The “Silo” Effect in Large Project-Based Organizations

Delivering large and complex projects in accordance with contract requirements while meeting client expectations is difficult enough.  There is an added burden within large organizations that have not fully integrated project management into their fabric.  These organizations, particularly government agencies, are prone to the “Silo” Effect.  By this I mean that the core of the organization’s business (the delivery of large, complex and mission-critical projects) is either understood by too few people or there is an organization-wide disconnect between the project management and the finance & administration groups.  I have found this to also be common in large organizations in large private sector firms, but to a lesser extent than in the government sector.    Although these organizations focus on project delivery, they may not have managed to spread project management understanding throughout their functional groups.  This results in several significant and potentially costly problems:

  1.  Lack of alignment between administration and project management whereby financial staffers do not understand the drivers of successful projects.  They see project management as a mysterious “black-box” that they feed money into, but that they do not understand.  They lack the awareness needed to effectively question, challenge, monitor and comprehend the reports generated by the PM group.  They understand the business case and the financial expectations for the project, but do not know how to measure project status and cannot relate to the performance metrics (such as earned value and critical path scheduling) reported by the project managers.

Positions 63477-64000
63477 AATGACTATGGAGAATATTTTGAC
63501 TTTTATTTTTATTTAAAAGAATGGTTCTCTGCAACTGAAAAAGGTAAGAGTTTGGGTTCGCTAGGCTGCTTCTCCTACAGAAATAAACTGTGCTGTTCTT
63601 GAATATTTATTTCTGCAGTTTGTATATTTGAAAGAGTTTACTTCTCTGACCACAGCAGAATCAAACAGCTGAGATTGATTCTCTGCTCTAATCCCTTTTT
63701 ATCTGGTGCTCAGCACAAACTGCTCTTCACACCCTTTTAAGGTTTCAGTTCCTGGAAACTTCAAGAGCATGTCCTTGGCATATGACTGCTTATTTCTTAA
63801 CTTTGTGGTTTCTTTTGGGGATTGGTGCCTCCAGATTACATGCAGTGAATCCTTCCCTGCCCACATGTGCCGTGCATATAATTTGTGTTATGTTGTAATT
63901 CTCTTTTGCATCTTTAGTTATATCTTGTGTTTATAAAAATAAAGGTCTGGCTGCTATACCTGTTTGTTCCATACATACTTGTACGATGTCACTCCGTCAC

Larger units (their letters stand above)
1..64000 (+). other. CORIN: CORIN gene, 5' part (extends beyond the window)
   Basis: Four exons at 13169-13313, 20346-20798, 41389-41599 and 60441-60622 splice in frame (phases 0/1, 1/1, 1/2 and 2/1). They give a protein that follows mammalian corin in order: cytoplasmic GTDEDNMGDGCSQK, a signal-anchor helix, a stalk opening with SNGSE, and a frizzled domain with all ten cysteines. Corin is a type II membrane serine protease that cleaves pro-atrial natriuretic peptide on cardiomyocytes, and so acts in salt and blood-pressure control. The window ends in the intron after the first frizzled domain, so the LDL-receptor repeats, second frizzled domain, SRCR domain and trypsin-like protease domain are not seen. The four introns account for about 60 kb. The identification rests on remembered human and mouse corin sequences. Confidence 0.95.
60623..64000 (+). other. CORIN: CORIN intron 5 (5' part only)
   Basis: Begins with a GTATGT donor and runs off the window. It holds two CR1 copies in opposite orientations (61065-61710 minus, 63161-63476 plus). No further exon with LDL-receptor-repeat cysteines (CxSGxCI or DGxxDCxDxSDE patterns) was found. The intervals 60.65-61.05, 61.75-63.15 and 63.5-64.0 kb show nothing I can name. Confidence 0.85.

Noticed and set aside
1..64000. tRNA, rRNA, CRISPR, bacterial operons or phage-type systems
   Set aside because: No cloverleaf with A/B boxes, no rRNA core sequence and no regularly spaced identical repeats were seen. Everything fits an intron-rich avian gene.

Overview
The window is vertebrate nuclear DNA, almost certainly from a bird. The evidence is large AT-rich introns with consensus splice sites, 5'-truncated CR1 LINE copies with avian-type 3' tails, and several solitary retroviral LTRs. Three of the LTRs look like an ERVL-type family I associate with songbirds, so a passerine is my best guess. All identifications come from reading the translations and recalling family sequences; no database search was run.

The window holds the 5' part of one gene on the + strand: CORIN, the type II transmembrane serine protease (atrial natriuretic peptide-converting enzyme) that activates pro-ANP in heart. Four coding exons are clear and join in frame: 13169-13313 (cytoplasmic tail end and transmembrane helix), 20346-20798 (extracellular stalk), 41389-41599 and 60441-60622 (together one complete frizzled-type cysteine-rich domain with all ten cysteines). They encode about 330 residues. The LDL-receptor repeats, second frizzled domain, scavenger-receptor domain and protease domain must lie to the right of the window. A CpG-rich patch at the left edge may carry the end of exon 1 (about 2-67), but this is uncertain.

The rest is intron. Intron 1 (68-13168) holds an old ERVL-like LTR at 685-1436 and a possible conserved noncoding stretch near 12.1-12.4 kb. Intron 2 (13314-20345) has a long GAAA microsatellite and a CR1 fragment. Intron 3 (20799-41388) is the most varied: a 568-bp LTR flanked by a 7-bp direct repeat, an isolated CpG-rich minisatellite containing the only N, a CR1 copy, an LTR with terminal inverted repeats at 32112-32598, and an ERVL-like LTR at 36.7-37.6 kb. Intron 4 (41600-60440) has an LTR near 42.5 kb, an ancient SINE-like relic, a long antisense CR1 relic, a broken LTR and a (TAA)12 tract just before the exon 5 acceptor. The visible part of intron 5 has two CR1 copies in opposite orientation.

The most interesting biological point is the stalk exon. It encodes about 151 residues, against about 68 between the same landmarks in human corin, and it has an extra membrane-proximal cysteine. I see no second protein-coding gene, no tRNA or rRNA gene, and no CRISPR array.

2. To make matters worse, their lack of understanding puts them at a disadvantage when interacting with the company PMO (project management office) and project teams.
  3. Failure to see the early warning signs of project problems and inability to react to these signs.
  4. Lack of context in reading project reports.   They lack the know-how and experience to question project leaders and adjust forecasts.  This can lead to indecision and poor decision-making related to the funding of scope changes, claims and subsequent phases.
  5. Risk assessments that do not properly account for the total extent of project risks.
  6. Inability to implement company-wide project portfolio management reporting, strategy and decision-making.

The resolution to the “Silo” Effect involves a commitment by senior management to aligning the culture of the organization.  This entails the prioritization of project management training across functional groups.  Within construction companies, employees with insufficient experience in project management should be exposed to the core business of construction management and contracts management.  They can then become more conversant with the concepts of project management.  In larger organizations, training can be supplemented by rotational training and cross-pollination so that financial and administrative professionals get acquainted with project management and with the levers that drive successful projects.

 

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